Friday, July 18, 2008

Why San Francisco's Network Admin Went Rogue

Paul Venezia writes on InfoWorld:

Last Sunday, Terry Childs, a network administrator employed by the City of San Francisco, was arrested and taken into custody, charged with four counts of computer tampering. He remains in jail, held on $5 million bail. News reports have depicted a rogue admin taking a network hostage for reasons unknown, but new information from a source close to the situation presents a different picture.

In posts to my blog, I postulated about what might have occurred. Based on the small amount of public information, I guessed that the situation revolved around the network itself, not the data or the servers. A quote from a city official that Cisco was getting involved seemed to back that up, so I assumed that Childs must have locked down the routers and switches that form the FiberWAN network, and nobody but Childs knew the logins. If this were true, then regaining control over those network components would cause some service disruption, but would hardly constitute the "millions of dollars in damages" that city representatives feared.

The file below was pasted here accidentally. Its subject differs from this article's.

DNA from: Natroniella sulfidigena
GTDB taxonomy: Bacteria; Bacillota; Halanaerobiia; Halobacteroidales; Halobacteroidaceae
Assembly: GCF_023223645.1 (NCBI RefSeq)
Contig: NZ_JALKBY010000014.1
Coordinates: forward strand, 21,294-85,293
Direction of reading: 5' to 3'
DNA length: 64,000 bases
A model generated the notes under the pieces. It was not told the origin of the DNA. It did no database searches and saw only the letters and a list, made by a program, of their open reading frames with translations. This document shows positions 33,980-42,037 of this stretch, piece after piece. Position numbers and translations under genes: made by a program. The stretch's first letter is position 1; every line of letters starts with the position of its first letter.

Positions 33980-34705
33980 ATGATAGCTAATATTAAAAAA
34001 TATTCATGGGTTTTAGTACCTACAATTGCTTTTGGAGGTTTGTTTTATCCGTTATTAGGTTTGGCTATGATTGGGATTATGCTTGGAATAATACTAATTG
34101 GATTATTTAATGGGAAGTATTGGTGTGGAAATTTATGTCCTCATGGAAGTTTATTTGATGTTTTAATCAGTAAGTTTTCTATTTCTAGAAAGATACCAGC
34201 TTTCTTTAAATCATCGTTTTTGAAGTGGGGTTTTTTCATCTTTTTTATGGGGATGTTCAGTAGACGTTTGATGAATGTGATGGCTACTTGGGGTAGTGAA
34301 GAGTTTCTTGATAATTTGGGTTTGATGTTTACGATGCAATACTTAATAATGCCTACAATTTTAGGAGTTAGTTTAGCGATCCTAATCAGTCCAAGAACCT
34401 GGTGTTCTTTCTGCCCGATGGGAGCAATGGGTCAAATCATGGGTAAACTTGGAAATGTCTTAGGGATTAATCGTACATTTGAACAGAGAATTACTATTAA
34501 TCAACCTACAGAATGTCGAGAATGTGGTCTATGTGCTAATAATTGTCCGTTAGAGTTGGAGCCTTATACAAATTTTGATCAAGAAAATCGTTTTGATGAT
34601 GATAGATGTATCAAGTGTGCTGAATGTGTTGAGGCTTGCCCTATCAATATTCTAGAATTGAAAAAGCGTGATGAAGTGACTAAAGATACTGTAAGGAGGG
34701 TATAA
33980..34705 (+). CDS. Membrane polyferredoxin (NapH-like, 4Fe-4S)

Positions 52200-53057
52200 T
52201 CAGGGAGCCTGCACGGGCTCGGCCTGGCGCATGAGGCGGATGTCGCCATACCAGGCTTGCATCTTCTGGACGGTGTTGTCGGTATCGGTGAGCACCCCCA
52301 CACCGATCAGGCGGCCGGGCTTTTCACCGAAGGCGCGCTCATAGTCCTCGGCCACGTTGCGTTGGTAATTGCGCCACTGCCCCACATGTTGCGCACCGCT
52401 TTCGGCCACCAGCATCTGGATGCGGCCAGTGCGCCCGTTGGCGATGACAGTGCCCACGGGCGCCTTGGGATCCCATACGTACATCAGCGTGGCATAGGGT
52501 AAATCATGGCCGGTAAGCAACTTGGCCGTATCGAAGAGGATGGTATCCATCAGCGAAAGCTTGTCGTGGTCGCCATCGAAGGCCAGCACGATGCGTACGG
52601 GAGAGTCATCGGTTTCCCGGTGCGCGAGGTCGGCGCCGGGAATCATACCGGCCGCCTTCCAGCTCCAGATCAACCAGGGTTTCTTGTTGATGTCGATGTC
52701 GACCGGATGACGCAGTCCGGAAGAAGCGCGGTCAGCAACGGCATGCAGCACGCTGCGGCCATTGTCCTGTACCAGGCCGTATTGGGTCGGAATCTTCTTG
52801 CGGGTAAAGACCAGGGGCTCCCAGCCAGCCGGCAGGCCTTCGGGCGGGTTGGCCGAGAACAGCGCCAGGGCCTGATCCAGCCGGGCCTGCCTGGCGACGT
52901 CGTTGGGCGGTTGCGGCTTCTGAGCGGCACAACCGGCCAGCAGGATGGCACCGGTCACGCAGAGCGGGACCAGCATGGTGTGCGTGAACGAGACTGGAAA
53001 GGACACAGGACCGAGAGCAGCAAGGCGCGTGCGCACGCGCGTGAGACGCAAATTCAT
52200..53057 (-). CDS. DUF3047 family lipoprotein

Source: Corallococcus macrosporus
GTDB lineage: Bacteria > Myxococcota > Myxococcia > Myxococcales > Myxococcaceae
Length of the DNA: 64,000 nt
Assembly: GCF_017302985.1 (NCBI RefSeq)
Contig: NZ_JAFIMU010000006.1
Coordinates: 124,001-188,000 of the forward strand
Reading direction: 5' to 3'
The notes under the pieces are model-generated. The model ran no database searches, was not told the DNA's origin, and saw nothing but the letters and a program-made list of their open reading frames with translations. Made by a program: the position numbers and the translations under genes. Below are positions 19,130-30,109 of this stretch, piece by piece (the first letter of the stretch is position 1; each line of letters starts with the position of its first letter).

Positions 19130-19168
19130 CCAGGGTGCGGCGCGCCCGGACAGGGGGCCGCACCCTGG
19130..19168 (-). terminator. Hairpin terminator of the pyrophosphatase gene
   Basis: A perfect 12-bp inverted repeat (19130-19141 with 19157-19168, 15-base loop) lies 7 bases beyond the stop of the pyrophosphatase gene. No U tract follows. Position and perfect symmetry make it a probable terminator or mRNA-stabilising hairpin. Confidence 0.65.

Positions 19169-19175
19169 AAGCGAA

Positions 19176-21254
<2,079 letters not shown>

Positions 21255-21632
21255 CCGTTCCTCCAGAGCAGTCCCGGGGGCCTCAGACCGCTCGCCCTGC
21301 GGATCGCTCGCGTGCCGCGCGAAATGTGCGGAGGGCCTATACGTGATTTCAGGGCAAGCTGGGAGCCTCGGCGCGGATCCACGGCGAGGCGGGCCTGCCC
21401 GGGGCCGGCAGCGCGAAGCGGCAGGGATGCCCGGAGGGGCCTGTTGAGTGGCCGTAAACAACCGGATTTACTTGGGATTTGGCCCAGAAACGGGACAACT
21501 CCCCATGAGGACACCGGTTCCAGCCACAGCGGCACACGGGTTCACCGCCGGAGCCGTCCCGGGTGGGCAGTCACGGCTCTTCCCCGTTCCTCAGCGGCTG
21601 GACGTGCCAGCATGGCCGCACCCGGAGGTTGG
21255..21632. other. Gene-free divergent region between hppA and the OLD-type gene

Apparently, I wasn’t far off the mark. In response to one of by blog posts, a source with direct knowledge of the City of San Francisco’s IT infrastructure and of Childs himself offered to tell me everything he knew about the situation, under condition that he remain anonymous. I agreed, and within an hour, a long e-mail arrived in my in box, painting a very detailed picture of the events. Based on this information, the case of Terry Childs appears to be much more – and much less – than previously reported.

More here.


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